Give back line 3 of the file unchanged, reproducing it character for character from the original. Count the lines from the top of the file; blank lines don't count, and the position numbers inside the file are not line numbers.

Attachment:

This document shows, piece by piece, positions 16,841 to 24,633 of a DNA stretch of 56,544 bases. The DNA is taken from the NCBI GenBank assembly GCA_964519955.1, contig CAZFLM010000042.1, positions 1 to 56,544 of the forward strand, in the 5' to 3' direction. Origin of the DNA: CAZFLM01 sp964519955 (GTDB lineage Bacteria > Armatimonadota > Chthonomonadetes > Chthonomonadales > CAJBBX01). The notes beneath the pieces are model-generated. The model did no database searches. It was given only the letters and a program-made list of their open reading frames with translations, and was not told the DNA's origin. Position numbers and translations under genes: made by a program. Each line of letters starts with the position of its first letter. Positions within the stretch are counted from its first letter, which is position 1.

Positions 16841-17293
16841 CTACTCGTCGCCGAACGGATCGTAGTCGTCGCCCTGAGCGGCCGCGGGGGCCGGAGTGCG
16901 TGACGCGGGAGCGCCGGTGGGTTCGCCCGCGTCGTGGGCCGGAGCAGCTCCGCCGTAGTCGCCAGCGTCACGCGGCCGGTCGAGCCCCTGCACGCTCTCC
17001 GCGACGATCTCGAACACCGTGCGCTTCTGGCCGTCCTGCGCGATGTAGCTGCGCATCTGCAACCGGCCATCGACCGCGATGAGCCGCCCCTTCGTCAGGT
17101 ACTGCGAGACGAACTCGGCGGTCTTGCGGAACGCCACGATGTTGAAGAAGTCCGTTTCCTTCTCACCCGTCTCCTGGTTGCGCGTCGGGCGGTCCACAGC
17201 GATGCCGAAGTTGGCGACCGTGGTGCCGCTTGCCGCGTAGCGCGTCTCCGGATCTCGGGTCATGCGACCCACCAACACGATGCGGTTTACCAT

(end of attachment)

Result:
16841 CTACTCGTCGCCGAACGGATCGTAGTCGTCGCCCTGAGCGGCCGCGGGGGCCGGAGTGCG